In 1865 Carr produced the Pearl Biscuit. This was a great leap forward for biscuit making: where biscuits had been rock hard, the Pearl was soft, crisp and crumbly, and without “docker-holes” – the pin holes punched in the biscuit to stop it blowing up like a football in the oven.
To make the new biscuit, Carr wanted bigger premises, and bought up ten acres of what were then market gardens in the middle of Bermondsey. Friends and relatives thought he was mad, and said so.
Carr knew better. The first major order came in 1870, during the Franco-Prussian war. Paris was under siege and Parisiens were, if you will excuse the nasty pun, dying for a biscuit. Anticipating the end of the siege the French Government ordered eleven million biscuits. Peek Freans baked them, payment was delivered through Rothschildes. Carr actually went to collect the cash himself: Baron Rothschilde opened the door to him, smiled and joked “Well, Peeky Weeky Freany”. You probably had to be there.
The new factory really came on song when the old Dockhead premises were destroyed by fire. A spectacular fire that destroyed entire streets, and brought the Prince of Wales out on a fire engine to watch. Flour eggs and sugar reportedly cascaded from the windows, covered the road to the level of the pavement and was baked hard in parts by the heat of the flames.
Production was upped at the new factory, and the company’s alchemists forged a huge range of new biccies. Chocolate Table – the first chocolate coated biscuit, in 1899, the Golden Puff in 1909, the first cream sandwich biscuit, the Bourbon, in 1910, the Shortcake in 1912, Cheeselets and Twiglets in the inter war years.
Visiting journalists gave glowing accounts of the factory, that was becoming a mini-town, with its own fire brigade, medics, dentists and post service. “In the packing department,” wrote one, “ I found innumerable remarkably pretty girls in spotless white overalls.”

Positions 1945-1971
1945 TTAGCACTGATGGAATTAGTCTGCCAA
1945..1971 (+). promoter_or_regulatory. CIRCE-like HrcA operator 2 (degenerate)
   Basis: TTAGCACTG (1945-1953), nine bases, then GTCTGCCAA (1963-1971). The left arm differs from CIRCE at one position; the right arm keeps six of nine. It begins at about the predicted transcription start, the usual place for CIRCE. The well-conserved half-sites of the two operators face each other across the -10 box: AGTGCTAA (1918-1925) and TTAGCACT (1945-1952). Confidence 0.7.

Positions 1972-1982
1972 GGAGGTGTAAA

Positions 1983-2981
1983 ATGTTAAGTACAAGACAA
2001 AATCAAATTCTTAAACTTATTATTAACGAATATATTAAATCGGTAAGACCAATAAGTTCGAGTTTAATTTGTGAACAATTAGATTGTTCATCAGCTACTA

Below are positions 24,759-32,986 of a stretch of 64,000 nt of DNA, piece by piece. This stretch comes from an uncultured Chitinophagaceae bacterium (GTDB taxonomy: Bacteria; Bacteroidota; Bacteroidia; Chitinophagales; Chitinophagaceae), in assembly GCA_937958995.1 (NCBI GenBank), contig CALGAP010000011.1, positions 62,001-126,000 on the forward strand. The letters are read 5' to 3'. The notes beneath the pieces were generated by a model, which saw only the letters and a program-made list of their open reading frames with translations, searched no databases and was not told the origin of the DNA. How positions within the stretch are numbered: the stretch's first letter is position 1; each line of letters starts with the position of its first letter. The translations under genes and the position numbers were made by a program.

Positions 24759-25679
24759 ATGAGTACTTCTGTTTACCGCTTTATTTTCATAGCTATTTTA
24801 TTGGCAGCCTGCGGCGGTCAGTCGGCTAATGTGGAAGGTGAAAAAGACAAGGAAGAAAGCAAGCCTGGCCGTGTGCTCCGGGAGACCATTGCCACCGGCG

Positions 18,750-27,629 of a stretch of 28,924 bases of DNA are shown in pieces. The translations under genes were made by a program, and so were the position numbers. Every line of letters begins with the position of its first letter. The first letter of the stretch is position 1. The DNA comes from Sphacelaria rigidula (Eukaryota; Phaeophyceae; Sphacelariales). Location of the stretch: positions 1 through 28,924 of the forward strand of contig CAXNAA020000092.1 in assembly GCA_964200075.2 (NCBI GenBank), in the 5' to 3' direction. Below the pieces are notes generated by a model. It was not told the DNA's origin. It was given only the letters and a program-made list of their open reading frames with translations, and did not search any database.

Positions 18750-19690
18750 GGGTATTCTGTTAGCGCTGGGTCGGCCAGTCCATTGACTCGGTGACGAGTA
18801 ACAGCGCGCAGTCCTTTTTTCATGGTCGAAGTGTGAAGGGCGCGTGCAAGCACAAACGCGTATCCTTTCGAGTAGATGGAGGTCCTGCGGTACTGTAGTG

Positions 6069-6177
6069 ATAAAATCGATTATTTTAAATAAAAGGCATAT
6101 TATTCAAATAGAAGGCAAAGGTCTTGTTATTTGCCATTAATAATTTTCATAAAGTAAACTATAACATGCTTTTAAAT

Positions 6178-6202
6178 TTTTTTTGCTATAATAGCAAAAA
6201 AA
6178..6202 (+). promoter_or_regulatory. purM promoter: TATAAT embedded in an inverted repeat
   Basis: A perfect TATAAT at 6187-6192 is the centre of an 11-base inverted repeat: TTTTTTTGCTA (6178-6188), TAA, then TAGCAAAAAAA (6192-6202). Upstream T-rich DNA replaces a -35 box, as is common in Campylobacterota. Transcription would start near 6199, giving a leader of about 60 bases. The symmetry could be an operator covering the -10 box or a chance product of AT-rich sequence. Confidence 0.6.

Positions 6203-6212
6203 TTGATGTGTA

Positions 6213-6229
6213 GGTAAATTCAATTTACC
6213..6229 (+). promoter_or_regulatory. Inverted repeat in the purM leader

What of the workers? Were they happy? In the early days they worked 68 hour weeks, 6am till 5:30 Monday to Friday and 6 till 2pm on Saturday. Boys in the workforce were described as troublesome in 1864, girls introduced shortly afterwards, were “much better behaved.”
In 1872 the management reduced the hours without reducing the pay. This was hailed in the press as a model for other factory managers, and the way to avoid strikes, that were happening elsewhere.
The partners felt it was a good thing too, provided the workers spend their extra hours in virtuous pursuits, for “if their leisure was used in frivolous occupancy, then the shortening of their hours might prove a curse to them.”
In 1918 the directors set up a tribunal to be elected by the workers, to report their problems and requests. Through this body came such liberal reforms as a week’s paid holiday – previously only granted to employees that had served over thirty years, a pension fund, and (after all those years packing biscuits) tea breaks.
Through the twentieth century Peek Freans put Bermondsey at the front of Britain’s biscuit trade. Factories were set up in India, Australia and Canada – the latter factory is approached on the specially named Bermondsey Road.
Gordon Marshall, who joined the firm at 14, had a hand in the making of cakes for the Queen’s wedding in 1947, and for that of Charles and Diana in 1981. He was one of the last of a generation in Bermondsey who could say their lives had been looked after by the biscuit trade.
For on Wednesday 26 May 1989, after 126 years in the business, Peek Freans closed. “No one eats biscuits anymore,” said the general manager.
But Peek Freans innovative biscuits are still baked under different companies, in different countries.